The plague of the mason jar: Let us pray that it has reached its peak.

I suspect (or perhaps just hope) that we've reached peak mason jar, because those goddamn things are everywhere.  

Mason jars are lovely pieces of glassware, and if you have some peaches or prunes in need of preservation, I would be the first to recommend them.

But as for the drinking glasses, mason jars kind of suck. Unlike the standard drinking glass, with its smooth, uniform rim that allows easy transfer of liquid from glass to mouth, mason jars have a thick, irregular rim, designed for a metallic lid and not the human mouth, and are therefore simply not as pleasant or efficient for drinking.

Standard drinking glasses are also sized so that they fit easily into a human hand. Mason jars are large, clunky containers not meant to be picked up and put down repeatedly. Little kids have difficulty even lifting a mason jar unless they use two hands.    

Mason jars are also jars. They look like jars. They act like jars. When I see them on a table, I think jar

Even when they are transformed into things like this, I still see jars in need of pickles:

I understand why people are using mason jars as drinking glasses. They believe that mason jars will project a home-spun, old timey, seemingly effortless DIY aesthetic. They think that mason jars on the dining room table will add a sense of nostalgia and the ease of country living to their home.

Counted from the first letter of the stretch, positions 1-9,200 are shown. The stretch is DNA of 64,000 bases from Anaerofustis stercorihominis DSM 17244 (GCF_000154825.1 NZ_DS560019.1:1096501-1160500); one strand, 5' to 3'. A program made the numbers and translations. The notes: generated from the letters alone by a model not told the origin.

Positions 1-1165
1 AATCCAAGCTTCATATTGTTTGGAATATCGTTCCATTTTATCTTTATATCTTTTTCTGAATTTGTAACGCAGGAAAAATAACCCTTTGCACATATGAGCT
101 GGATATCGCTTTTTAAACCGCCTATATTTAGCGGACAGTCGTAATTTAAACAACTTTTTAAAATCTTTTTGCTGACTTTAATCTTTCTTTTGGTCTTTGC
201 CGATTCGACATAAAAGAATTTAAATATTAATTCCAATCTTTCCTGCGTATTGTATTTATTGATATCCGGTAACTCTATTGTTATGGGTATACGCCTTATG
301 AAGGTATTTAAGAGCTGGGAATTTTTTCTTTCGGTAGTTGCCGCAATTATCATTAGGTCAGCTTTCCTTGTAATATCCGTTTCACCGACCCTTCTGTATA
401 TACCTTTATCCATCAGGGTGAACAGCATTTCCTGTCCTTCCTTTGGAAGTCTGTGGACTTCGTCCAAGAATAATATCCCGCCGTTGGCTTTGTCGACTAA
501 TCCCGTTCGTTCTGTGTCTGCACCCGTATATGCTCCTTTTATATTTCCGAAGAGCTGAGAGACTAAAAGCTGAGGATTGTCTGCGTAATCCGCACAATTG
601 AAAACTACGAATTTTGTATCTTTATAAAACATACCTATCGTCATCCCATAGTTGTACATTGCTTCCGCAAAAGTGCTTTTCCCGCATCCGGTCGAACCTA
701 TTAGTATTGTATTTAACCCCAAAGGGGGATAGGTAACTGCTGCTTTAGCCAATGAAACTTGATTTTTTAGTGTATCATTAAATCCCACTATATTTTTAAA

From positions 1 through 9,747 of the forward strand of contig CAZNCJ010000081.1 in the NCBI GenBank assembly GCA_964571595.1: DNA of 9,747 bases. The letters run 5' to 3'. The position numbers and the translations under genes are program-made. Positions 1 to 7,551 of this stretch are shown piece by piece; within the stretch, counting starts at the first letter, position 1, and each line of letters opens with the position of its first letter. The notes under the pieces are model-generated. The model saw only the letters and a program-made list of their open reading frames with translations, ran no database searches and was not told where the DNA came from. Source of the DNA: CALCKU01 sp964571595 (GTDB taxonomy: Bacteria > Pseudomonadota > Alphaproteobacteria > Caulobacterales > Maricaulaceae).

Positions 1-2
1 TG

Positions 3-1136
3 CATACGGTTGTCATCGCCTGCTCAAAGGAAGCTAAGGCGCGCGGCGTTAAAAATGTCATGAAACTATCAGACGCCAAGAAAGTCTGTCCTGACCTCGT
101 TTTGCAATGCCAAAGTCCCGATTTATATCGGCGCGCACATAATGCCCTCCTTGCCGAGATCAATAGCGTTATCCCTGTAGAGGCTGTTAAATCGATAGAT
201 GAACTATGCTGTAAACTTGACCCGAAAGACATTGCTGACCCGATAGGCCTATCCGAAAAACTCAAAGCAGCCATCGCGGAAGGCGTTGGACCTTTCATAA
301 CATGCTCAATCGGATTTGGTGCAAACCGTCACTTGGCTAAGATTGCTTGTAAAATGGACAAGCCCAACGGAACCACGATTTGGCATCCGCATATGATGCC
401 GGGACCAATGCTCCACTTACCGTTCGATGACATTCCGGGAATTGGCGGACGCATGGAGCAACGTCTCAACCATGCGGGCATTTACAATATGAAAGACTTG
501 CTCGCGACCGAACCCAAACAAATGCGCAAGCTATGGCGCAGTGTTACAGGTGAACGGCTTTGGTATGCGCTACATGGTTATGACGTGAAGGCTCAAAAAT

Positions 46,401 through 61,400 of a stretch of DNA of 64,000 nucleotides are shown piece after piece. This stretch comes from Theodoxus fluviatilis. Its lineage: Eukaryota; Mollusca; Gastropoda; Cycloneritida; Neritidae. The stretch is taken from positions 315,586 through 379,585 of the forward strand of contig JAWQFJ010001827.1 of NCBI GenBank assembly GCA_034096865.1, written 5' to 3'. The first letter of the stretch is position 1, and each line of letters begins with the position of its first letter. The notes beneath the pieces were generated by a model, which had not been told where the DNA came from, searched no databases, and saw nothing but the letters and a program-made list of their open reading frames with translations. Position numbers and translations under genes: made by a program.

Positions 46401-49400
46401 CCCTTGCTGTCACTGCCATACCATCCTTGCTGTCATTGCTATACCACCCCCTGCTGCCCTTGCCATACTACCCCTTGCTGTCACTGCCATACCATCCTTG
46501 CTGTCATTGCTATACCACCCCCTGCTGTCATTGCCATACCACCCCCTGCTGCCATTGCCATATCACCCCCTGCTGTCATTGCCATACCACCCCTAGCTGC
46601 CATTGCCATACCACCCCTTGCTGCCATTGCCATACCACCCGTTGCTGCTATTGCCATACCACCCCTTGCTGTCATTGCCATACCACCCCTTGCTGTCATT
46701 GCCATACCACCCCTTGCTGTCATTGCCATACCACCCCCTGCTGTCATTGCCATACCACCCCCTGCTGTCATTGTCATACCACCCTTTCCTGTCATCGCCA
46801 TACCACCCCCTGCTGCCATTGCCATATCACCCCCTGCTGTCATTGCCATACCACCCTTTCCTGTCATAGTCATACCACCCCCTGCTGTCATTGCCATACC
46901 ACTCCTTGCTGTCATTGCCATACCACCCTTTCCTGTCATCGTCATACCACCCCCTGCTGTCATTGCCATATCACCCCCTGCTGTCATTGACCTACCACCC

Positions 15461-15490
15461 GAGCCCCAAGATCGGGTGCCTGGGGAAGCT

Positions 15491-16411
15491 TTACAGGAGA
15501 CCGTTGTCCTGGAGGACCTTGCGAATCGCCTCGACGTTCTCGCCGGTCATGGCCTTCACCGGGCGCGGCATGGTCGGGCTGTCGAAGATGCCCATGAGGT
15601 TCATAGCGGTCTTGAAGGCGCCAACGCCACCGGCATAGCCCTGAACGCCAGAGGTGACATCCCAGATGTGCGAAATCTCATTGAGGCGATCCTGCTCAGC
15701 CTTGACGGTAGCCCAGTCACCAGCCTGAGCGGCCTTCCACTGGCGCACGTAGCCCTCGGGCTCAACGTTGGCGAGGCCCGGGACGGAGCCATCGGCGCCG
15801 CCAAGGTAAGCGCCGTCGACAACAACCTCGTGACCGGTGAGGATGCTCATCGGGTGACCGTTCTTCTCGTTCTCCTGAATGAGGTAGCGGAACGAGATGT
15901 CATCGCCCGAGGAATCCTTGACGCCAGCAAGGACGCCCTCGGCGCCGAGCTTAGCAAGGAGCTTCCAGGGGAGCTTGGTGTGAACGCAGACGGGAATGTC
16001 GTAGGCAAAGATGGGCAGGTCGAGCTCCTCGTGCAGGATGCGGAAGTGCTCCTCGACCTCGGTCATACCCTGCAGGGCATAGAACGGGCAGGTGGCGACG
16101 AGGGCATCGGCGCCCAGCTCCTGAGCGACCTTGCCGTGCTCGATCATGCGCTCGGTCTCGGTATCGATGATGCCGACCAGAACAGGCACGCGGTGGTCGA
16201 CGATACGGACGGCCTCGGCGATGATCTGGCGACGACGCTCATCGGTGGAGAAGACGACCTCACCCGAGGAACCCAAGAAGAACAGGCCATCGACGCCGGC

"Oh dear! All of my drinking glasses are down by the creek, waiting to be washed. But fear not, friends. We haven't harvested our cucumbers from the upper field yet, so we can drink from these empty jars today."

I understand the sentiment. I just think it's dumb.

I also think that mason jars become so ubiquitous and pervasive that they have ceased to appear different or special. About half of all pages on Pinterest and Etsy feature mason jars in some way. You can find them at restaurants and bars and hotels.

You can find mason jars in 7-11.

As a wedding DJ, it is rare for me to work at a wedding that does not feature mason jars in some way.

Mason jars are everywhere. They are the locust of the glassware universe.

Perhaps someday - sooner than later, I hope - we will return to a simpler time, when lemonade is poured into tall, thin drinking glasses and pickles and peaches are sealed into mason jars and stored in root cellars and overstuffed pantries for a later date.

That is real nostalgia.